Ace Hotel Group, the international hotelier that attracts jet-setting millennial clientele with its lifestyle haunts, recently opened its newest location—and its first Canadian outpost—in Downtown Toronto. The ground-up development adds a tourist destination to the city’s formerly industrial Fashion District, but also hopes to attract the city’s homegrown creative scene.
"Toronto is a city of great innovators and creatives—its richness of film, music, technology and arts is evidence of this," affirms Brad Wilson, CEO of the hotel group and Atelier Ace, its in-house creative agency.
Today, the area where the Ace stands is burgeoning, with its mixture of office spaces, loft and condo developments, restaurants, and nightlife culture that attracts creative professionals and innovators in tech. But it’s been a cultural hub for years. In 1995, Alanis Morissette released Jagged Little Pill, a seminal album for alternative rock, just a few blocks away from the new hotel at a local music club. Only in the last 15 years or so did the neighborhood begin to look the way it does now.
The Fashion District, also known as the Garment District, was the epicenter of the city’s textile and clothing manufacturing from the early 1900s onward. Factories here sheltered a "rag trade" that boomed thanks to the city’s port and network of rail lines. After World War II, manufacturing operations migrated away from the city’s center, leaving warehouses and factories vacant.
The neighborhood was in decline up until the ’80s, which brought about a wave of change. Architects, advertisers, and graphic designers began setting up offices in now-historic buildings that make up the downtown area, many of which have been preserved by the City’s Office for Urbanism. A zoning change in 1996 spurred additional development: Empty warehouses became lofts, and old buildings were updated to attract new businesses. A mixture of new commercial and residential developments continue to flesh out the historic zone.
Today, the neighborhood is thriving, and the Ace Hotel wants to add to the pulse. Similar to how Ace’s other properties are attuned to their settings—like its "swim club" in Palm Springs—the Toronto hotel is making an effort to connect with its neighborhood’s creative scene.
"The hotel’s rotating art program will invite both emerging and established artists to play and showcase their work," says Michael Nyarkoh, a freelancer creative producer and cultural programmer who collaborated on the project. "We wanted to create moments of discovery and to share ideas among a diverse group of people." Weekly events hosted in the Lobby, one of the on-site restaurants, will feature Yohomo, a local platform for queer artists, as well as DJ sets and live performances curated by the city’s beloved indie music label, Arts & Crafts.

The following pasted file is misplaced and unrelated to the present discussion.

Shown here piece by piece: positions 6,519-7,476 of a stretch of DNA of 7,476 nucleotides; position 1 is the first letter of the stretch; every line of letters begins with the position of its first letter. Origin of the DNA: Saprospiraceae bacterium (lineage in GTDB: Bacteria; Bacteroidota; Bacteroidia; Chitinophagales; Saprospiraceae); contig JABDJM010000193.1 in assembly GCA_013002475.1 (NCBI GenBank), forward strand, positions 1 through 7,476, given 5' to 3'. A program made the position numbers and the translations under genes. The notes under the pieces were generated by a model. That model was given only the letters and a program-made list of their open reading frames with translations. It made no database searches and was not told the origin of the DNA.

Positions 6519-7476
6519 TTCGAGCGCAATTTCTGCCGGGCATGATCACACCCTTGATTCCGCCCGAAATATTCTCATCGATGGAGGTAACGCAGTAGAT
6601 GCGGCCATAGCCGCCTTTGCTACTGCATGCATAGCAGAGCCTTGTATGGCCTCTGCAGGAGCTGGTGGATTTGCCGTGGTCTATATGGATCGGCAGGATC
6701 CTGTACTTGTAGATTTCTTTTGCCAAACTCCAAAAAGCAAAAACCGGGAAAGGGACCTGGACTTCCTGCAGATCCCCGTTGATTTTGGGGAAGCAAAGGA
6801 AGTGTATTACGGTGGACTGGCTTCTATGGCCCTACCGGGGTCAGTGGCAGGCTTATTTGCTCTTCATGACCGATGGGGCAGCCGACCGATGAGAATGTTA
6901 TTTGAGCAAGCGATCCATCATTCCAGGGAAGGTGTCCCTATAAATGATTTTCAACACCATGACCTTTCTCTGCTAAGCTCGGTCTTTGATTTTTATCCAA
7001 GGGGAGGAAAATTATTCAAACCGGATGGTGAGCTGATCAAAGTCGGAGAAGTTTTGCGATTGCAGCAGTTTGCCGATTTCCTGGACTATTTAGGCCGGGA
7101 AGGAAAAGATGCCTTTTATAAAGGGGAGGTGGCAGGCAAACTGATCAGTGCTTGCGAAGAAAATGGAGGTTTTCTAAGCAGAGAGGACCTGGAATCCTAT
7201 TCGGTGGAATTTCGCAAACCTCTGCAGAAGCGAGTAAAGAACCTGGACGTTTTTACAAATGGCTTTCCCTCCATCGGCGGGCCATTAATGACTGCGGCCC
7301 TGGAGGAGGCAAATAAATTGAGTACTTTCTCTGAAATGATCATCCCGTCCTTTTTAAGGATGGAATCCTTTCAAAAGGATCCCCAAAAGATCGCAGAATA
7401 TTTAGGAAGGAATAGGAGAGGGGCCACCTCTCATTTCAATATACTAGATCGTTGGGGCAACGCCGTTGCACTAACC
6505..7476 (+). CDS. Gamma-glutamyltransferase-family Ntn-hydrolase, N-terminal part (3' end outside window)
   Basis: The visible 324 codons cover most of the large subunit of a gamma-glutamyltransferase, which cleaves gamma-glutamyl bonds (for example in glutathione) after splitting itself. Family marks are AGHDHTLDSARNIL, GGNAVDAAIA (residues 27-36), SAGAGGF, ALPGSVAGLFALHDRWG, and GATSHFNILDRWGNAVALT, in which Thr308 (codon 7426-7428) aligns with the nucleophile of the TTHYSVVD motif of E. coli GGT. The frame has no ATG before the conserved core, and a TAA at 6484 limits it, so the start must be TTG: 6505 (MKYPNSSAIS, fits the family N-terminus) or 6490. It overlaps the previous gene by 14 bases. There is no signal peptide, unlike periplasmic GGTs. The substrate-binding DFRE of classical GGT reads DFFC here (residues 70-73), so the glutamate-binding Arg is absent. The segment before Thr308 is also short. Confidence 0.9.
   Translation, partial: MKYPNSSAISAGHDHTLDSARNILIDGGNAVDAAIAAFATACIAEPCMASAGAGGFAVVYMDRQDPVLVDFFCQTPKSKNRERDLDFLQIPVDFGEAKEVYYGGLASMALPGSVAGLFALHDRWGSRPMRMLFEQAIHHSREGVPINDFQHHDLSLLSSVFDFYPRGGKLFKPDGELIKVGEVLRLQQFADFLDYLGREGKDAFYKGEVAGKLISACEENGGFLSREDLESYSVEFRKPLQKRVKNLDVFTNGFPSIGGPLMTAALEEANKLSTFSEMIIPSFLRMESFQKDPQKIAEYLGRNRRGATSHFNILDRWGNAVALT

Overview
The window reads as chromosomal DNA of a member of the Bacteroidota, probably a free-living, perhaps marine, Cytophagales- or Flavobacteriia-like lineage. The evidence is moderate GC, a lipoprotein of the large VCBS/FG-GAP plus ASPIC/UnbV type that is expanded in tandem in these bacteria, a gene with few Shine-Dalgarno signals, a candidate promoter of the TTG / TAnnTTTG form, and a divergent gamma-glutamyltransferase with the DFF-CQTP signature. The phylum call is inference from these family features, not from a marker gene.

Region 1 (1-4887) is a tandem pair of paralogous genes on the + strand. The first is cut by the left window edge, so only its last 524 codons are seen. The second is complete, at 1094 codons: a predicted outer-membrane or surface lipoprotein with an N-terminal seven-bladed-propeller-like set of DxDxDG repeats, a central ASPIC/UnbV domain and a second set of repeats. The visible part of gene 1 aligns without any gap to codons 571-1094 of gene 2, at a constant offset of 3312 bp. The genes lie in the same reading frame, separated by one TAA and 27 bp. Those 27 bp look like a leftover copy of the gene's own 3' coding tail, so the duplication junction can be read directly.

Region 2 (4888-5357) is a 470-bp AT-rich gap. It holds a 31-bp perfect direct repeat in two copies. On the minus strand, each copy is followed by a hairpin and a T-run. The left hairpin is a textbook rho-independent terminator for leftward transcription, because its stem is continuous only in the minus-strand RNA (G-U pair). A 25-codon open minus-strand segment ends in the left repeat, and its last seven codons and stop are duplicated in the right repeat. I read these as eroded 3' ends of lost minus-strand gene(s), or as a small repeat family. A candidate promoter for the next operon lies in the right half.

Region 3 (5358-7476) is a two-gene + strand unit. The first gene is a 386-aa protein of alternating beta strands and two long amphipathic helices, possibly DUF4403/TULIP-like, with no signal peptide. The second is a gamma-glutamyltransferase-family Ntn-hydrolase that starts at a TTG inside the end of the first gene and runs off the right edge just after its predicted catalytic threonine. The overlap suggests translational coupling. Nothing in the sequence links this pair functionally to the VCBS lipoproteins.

The label was also tapped to curate a collection of more than 300 vinyl found in guests’ hotel rooms."We were honored to have the opportunity to represent this diverse music history of our city through the curation of Ace's in-room vinyl collection," says Cameron Reed, the imprint’s director of marketing and label.
Just as the hotel’s arts program seeks to connect to the city’s creative culture, the building itself is designed to synch with the history of the neighborhood. In their first hospitality project, Brigitte Shim and Howard Sutcliffe of Toronto firm Shim-Sutcliffe Architects referenced the area’s famous factories and landmarks, creating a 123-room property using red clay bricks by Don Valley Pressed Brick Works for the facade.
But Shim and Sutcliffe also wanted to channel the city’s spirit of reinvention, and the interiors reflect their forward-looking approach. The lobby is grand and futuristic, with massive poured-in-place concrete arches and soaring ceilings paired with Douglas fir and oak elements. "This rich and robust layering of natural materials are meant to lead visitors and guests to wonder at the age of the building—if it’s old or new," says Brigitte Shim. "In so doing, the architecture nods to earlier Ace Hotel properties—in Seattle, Portland, and New York, for example—that repurposed historic buildings."
The bar in the Lobby, one of the hotel’s restaurants, is suspended by steel rods and clad in red oak, evoking the design of a floating cocktail tray. Chef Patrick Kriss oversees Alder, a restaurant on the ground floor featuring seasonal, wood-fired fare. Kriss also oversees the hotel’s other dining programs, including the Lobby and a rooftop bar and lounge, Evangeline, set to open later this year.
In collaboration with Atelier Ace, the hotel group’s in-house agency, Shim and Sutcliffe designed the public and private interiors for the fourteen-floor plan, again referencing the neighborhood’s manufacturing and textile heritage as well as the wild landscape of Ontario, with its sprawling woodlands. From street to sky, the interior spaces reflect their terrestrial locations: The ground floor is finished with wood, and has a low-lit and earthy feel; above, the second-floor meeting rooms are airier, more voluminous, and light-filled.
The guest suites feel like urban cabins with a nod to nature, thanks to Douglas fir paneling and deep-set window benches, which connect guests with the neighborhood around the hotel.
In Ace style, the rooms have a lifestyle bent, featuring original accents like custom quilts by Canadian artist Kyle Parent. There are guitars for the musically adept, and for the inept, turntables to play the vinyl collection provided by Arts & Crafts. Either way, for the label’s Cameron Reed, the Ace is all good: "Anyone committed to amplifying the culture of Toronto and bringing people together is a positive addition to any neighborhood, and that's exactly what Ace is doing."
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